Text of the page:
“Thank you for getting in touch with your queries around the photo permissions on our android app. Our developers have been working on an update to support the ‘avatar’ functionality without the need for the user to provide access to their files/photos and, as you may be aware, a new version of the android app (v 3.19) was released early this month. Installs of the updated version, or any new installs, will ensure that the user’s permissions will be updated and it will no longer request access to their files/photos.
Please be assured despite the relatively broad permissions with respect to photos on the app previously it was never our intention to collect any personal information from the files or photos on our customer’s phones and we certainly didn’t do so.
We take privacy very seriously and privacy is designed into all of our systems that collect, process or store our customers’ personal information.”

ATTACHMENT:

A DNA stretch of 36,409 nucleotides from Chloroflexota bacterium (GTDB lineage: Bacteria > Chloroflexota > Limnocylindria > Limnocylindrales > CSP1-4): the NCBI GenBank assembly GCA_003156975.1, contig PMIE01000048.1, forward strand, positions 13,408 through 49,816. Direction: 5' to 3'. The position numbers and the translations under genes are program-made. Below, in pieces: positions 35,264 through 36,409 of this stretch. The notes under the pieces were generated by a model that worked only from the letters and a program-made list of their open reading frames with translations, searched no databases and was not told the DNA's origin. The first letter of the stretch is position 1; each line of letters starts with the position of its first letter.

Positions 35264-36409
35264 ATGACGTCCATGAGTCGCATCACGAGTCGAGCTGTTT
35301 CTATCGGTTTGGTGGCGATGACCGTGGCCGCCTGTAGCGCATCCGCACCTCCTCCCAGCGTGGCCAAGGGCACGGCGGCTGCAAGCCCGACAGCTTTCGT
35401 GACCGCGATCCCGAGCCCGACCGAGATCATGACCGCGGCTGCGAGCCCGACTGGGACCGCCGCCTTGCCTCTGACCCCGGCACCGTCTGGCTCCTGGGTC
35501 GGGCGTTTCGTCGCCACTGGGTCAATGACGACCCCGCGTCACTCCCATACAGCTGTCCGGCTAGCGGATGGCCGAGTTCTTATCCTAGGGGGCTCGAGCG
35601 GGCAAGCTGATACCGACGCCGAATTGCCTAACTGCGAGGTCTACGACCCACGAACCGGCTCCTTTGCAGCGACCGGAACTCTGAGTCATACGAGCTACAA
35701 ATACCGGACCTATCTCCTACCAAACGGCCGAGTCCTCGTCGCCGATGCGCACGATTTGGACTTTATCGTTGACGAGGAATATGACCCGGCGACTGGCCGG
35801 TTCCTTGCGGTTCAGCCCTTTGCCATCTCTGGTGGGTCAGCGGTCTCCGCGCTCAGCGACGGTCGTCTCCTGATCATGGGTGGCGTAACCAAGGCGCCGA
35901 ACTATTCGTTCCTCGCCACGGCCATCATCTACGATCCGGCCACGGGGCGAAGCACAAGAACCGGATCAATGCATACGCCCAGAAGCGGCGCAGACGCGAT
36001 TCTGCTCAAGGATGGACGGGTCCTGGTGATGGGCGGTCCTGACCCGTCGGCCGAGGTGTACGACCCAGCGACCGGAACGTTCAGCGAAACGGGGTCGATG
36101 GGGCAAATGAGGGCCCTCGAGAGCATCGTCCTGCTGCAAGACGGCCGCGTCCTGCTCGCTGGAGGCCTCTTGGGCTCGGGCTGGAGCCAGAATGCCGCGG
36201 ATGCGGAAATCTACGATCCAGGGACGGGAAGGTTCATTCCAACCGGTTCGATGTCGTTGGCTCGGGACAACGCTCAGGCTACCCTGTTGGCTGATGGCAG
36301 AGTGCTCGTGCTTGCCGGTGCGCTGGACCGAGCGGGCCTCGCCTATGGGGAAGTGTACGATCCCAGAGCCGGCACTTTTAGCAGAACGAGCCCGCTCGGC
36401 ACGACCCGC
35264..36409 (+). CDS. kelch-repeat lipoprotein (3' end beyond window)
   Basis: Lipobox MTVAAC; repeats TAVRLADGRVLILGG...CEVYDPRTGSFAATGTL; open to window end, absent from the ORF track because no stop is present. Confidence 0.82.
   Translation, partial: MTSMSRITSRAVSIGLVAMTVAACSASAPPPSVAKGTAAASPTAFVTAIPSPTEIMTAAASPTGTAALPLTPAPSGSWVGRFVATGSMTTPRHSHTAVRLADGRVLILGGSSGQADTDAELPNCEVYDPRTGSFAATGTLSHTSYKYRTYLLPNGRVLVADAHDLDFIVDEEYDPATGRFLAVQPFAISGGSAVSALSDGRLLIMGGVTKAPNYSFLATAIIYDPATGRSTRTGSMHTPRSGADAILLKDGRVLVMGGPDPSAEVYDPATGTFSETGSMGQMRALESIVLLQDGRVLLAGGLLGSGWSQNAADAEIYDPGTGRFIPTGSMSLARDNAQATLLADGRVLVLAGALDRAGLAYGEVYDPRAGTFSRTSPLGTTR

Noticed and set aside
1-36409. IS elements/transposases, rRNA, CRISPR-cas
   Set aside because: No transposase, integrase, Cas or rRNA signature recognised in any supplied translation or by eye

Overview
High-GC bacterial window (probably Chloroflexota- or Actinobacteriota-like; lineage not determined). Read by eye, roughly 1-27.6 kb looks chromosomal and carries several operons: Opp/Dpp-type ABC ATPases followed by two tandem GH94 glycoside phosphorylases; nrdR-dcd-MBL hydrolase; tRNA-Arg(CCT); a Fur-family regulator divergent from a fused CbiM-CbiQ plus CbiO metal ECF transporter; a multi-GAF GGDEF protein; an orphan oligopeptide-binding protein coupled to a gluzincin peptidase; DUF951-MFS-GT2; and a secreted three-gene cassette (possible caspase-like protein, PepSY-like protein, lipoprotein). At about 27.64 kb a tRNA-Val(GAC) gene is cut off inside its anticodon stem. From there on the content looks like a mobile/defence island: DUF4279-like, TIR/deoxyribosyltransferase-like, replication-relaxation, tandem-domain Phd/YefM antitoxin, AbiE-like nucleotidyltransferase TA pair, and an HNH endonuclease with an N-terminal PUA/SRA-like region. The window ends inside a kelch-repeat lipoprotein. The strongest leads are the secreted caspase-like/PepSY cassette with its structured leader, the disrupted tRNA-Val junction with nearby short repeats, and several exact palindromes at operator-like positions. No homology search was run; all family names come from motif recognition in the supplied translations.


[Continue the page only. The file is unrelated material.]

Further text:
Good to have the reversal of the app design and it’s questionable permission requests validated.
Would be great to know if the decision was due to internal work on road mapping and realising it’s impact or users asking questions like myself and others via Twitter / app comments / other avenues (or maybe a bit of both)? Would also question if this case has created a new thinking about feeding back to those who have raised points which are now resolved (as again, I didn’t get any personal responses but found out of the changes after my own research)?
Don’t want to diminish the decision here, more keen to celebrate the impact of procedures which are at work here.
Brands struggle with these things. Of reversing decisions. Of getting things wrong.
We should celebrate the new decisions and actions which rectify mistakes. Show gratitude and humanise the instances (and encourage similar language from people representing the organisations). Because every company, no matter how large or small, are built and moulded by infallible and glorious humans.
Well done Air NZ for fixing an error in their app design. Looking forward to seeing the same rigour and simplicity applied to the personal data information request.
Got confirmed with a phone call I am who I am so hopefully the personal data request will be put through and all information received in due course.
Got my personal data via email from the privacy office. Lots to wade through although there’s nothing about app use.